## Transducer electro-mechanical model

- General
- Electro-mechanical schematic
- Equation of motion
- Displacement versus frequency
- Acceleration versus frequency
- Example
- Current source connected to transducer coil

### General

This study is about the electro-mechanical behavior of a loudspeaker transducer. The acoustical behavior is not explained yet. The electro-mechanical behavior will be explained in terms of displacement, velocity and acceleration.

### Electro-mechanical schematic

A coil with a moving mass Mms and a suspension with a compliance Cms and mechanical resistance Rms, is connected to a voltage source u. The coil has a length L and is positioned in a magnetic field with induction B. A current i will flow and the coil will move in the magnetic field.

#### Parameters

#### Electrical equivalent schematic

Voltage steering of the coil will be considered. To calculate the current i, the electrical equivalent schematic has to be considered.

Conform Lenzâ€™s Law, a back-emf voltage E appears across the coil if it is moving in a magnetic field.

Back-emf e = B . L . v

### Equation of motion

Applied force F = BL . i

For the frequency range of interest, lower than 1 kHz, Le can be assumed to be zero in the electrical equivalent schematic.

Then:

Out of equation (1) and (2), the equation of motion (3) can be calculated:

If the equation of motion is solved in the time domain, the displacement of the transducer as a function of time can be calculated. Time responses like impulse, step and steady state responses can be calculated.

### Displacement versus frequency

To examine the frequency response of the transducer voice coil motion, the equation of motion that is calculated in the time domain, must be transformed to the frequency domain via the Laplace transform.

The Laplace transform of Equation (3) is:

The displacement transfer x/u as a function of frequency is:

The displacement transfer x/u of equation (5) can be written as a general form of a second order transfer function:

### Acceleration versus frequency

The acceleration transfer a/u as a function of frequency is:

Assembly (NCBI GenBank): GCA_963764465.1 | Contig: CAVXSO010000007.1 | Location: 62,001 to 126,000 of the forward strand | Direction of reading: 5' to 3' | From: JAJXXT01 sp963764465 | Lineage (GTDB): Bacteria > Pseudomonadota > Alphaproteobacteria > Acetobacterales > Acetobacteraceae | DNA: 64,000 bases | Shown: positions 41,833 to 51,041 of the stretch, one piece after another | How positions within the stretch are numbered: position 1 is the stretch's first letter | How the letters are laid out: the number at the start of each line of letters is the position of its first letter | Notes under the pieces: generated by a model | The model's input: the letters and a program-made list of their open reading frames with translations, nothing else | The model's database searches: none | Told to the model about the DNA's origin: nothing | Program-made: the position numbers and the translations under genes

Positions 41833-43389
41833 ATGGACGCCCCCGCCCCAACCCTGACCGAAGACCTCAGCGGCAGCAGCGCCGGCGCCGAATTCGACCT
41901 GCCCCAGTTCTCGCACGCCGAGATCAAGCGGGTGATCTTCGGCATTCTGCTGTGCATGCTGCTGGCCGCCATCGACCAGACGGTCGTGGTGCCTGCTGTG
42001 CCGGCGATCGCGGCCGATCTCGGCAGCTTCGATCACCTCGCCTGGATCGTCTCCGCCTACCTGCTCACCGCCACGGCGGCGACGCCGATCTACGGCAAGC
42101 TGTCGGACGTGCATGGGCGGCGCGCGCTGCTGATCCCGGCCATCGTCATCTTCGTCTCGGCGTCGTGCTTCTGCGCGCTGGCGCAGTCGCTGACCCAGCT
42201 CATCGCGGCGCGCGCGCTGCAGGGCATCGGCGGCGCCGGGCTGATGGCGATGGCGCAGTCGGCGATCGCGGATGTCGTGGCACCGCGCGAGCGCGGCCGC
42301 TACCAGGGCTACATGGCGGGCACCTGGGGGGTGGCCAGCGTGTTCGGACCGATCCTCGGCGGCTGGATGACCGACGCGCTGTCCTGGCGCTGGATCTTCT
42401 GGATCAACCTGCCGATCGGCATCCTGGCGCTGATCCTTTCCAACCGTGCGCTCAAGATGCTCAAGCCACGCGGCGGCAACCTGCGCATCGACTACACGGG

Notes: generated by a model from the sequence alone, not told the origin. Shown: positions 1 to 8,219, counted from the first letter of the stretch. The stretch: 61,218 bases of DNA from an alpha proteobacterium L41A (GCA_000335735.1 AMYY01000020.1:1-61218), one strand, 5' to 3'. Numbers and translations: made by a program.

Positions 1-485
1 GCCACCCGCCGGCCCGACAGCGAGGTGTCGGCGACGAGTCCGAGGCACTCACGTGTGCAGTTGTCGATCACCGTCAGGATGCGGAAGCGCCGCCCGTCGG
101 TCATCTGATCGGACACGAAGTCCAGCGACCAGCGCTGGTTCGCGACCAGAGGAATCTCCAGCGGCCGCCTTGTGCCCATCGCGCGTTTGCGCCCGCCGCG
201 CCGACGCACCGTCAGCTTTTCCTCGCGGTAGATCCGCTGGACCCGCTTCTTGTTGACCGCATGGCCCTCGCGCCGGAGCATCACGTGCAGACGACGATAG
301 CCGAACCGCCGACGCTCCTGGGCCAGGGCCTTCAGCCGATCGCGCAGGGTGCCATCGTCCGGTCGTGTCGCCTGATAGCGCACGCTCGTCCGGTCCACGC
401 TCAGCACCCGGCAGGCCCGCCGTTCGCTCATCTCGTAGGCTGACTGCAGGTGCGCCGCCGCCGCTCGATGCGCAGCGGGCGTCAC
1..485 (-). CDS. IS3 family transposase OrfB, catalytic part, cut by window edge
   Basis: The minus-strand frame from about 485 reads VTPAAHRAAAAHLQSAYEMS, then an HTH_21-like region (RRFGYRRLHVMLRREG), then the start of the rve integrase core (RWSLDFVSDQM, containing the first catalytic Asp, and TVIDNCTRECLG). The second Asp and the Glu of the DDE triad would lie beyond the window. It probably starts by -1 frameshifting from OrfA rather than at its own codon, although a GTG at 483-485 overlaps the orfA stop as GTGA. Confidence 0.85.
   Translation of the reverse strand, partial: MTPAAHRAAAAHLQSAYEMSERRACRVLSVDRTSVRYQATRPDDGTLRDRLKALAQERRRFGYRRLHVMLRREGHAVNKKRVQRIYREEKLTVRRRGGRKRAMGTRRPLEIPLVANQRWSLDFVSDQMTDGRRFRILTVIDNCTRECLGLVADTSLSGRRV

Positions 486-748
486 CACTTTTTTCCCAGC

The acceleration transfer a/u of equation (6) can be written as a general form of a second order transfer function:

### Example

Parameters of a transducer example:

For these parameter values f_{s} = 50 Hz and Q_{ts} = 0.70.

#### Displacement as a function of frequency @ u = 2.83 Vrms

In red color: the displacement of the example.

The displacement of the transducer is a low pass second order function at the frequency f_{s} with a Q-factor Q_{ts}.

To illustrate the impact of the Q-factor value, the green curve is the displacement for a transducer with Q_{ts} = 2.0 and the blue curve for a transducer with Q_{ts} = 0.50.

#### Acceleration as a function of frequency @ u = 2.83 Vrms

In red color: the acceleration of the example.

The displacement of the transducer is a high pass second order function at the frequency f_{s} with a Q-factor Q_{ts}.

To illustrate the impact of the Q-factor value, the green curve is the acceleration for a transducer with Q_{ts} = 2.0 and the blue curve for a transducer with Q_{ts} = 0.50.

### Current source connected to the transducer coil

If the transducer coil is connected to a current source, the current i will not be determined by the back-emf e. As a consequence there is no damping caused by the back-emf voltage. The displacement and acceleration will become second order functions at the natural frequency fs and a total Q-factor Qts equal to the mechanical Q-factor Qms. There is no electrical damping with the current source configuration.